All of Texas Tech's non-conference foes are sufficiently weak that victory for the Red Raiders is not the issue. (It had better not be.) The focus will not be on what Tech needs to do to win. Rather, attention will be paid to individual and team improvement, irrespective of the final score. These games are far more about what the Red Raiders do than what their opponents attempt.
With that in mind, here are a few aspects of Tech's performance against Northwestern State which all and sundry should watch closely.
Eric and SaDale: Doubts about Eric Stephens' ability to recover 100 percent from his grievous knee injury of last season are actually fairly minor at this point. He has looked very good in fall camp. Yet there does remain that nagging concern.
How will Stephens respond to a defense that is out for his blood? Is his confidence truly restored? And is that knee, which the doctors assure us is stronger than ever, really stronger than ever? All eyes will be on Stephens to see how he fares.
Easing the anxiety somewhat is SaDale Foster. Tommy Tuberville has declared himself a "SaDale guy," and I'm pleased he has joined my club. I really like what the little upstart has done in spring and fall camps, and am anxious to see how he converts these strong performances to the actual playing field.
The Inside Guys: Texas Tech's outside receivers have been touted, at least in west Texas circles, as among the very best in the land. There's just not much doubt that Darrin Moore, Javon Bell, Eric Ward and Bradley Marquez will put on a show this season.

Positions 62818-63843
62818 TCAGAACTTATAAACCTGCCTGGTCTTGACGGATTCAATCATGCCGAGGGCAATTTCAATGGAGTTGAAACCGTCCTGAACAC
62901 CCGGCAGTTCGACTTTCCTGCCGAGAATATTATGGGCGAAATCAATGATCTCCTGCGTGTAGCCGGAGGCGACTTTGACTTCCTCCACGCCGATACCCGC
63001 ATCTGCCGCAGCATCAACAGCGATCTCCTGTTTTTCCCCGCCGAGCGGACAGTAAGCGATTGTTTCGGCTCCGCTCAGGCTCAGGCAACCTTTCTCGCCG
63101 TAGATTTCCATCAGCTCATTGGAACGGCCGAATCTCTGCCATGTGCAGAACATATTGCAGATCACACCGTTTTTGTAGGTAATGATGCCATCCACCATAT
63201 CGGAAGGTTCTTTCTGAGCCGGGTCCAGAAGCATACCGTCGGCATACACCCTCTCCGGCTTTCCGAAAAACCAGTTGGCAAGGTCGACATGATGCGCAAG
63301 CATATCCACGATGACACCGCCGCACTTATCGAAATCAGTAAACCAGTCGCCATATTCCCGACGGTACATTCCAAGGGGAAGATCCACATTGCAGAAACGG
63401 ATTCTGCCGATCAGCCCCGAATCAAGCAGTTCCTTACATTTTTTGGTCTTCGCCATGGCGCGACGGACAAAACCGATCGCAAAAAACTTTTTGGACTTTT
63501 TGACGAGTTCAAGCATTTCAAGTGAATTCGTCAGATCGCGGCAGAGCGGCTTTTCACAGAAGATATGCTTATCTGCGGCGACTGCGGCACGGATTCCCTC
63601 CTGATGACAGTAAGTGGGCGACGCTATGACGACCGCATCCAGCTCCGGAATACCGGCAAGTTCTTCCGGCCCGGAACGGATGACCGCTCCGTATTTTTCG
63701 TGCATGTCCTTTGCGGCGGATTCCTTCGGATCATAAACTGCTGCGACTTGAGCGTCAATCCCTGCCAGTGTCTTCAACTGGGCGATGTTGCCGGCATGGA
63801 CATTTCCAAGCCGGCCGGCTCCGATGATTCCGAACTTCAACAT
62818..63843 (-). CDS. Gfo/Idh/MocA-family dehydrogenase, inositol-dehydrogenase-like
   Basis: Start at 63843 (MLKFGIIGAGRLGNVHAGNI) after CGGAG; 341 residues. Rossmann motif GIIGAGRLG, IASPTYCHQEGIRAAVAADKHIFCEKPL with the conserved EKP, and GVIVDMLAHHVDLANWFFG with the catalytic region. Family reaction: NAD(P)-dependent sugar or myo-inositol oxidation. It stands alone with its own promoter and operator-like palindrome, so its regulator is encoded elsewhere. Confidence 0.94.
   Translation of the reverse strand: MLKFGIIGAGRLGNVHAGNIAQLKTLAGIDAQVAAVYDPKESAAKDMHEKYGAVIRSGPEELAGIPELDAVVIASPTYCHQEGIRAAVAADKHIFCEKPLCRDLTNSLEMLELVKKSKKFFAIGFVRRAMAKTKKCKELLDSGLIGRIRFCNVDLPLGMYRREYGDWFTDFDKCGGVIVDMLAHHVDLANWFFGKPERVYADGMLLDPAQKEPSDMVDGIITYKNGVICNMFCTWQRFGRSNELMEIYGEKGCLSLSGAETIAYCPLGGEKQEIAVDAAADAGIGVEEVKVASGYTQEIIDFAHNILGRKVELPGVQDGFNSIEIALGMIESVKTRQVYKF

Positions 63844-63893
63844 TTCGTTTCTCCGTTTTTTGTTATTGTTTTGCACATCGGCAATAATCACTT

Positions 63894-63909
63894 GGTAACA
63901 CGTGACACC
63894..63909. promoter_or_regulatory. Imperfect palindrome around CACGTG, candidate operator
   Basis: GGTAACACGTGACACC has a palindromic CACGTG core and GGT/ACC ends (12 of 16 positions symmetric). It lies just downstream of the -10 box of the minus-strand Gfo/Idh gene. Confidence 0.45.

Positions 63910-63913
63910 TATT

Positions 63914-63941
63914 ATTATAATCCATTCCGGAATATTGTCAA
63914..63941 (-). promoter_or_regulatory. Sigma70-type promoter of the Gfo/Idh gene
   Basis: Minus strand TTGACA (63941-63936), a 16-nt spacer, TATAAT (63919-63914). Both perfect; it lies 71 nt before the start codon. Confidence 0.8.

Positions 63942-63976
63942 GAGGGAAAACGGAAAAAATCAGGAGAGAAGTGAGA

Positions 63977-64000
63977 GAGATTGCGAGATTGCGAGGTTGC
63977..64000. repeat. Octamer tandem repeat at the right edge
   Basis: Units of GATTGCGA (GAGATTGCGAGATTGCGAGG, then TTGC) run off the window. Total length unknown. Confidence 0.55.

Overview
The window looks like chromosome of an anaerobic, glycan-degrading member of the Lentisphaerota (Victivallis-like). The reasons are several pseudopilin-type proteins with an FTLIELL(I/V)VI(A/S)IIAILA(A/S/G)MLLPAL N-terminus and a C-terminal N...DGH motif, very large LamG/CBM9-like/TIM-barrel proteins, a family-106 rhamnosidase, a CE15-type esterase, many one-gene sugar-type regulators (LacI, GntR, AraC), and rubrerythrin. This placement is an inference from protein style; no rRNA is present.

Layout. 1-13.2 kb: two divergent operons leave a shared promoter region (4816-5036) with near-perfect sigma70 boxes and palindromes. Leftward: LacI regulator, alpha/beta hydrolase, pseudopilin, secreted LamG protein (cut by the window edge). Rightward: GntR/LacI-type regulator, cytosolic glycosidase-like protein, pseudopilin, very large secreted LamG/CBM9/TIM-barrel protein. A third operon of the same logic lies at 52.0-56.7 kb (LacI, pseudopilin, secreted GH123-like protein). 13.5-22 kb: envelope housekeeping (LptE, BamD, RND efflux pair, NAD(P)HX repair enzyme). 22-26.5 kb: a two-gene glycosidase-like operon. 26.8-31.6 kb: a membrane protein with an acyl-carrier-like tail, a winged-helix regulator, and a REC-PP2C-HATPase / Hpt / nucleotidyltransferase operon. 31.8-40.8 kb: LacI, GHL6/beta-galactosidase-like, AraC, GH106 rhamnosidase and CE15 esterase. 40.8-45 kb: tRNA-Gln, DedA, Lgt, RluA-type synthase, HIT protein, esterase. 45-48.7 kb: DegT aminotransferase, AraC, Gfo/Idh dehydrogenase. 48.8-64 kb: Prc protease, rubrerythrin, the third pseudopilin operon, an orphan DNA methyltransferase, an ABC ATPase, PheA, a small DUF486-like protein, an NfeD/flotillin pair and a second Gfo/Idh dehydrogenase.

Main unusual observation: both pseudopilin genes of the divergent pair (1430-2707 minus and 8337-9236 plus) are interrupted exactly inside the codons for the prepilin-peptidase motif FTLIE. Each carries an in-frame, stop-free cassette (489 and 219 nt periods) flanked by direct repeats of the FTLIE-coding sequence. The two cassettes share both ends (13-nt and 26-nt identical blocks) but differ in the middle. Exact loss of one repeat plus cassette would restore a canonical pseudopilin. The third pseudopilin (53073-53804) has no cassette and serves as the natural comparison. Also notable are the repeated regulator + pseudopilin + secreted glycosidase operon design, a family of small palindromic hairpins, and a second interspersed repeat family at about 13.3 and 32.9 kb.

But how much more effective they will be if the inside receivers can apply even further pressure on opposing secondaries!
For that reason we will need to see how the likes of Jace Amaro, Tyson Williams, Alex Torres and Jordan Davis perform. This group certainly has ability, but it has been overshadowed by the hotdogs on the outside. Let us see if the inside group rises up and starts to make a name for itself.
Defensive Tackles: "It all starts up front" is a shopworn old football cliché. But clichés become clichés because they're true. And this apothegm has never been truer than when applied to the Texas Tech defense.
A year ago the Red Raider stop unit was record-breakingly bad, and the inability of the defensive tackles to establish any sort of an anchor was a large part of the problem. If the tackles cannot occupy the offensive linemen then the defense cannot stop the run. And if the ground game runs rampant, the secondary, worried about run support, becomes vulnerable to the pass.
Against a weak opponent such as Northwestern State, it would be very reassuring to see Kerry Hyder, Delvon Simmons, Leon Mackey and company dominate. If the Demon offensive line blows these guys off the ball the way Texas State and Nevada did last season…well…I don't even want to say.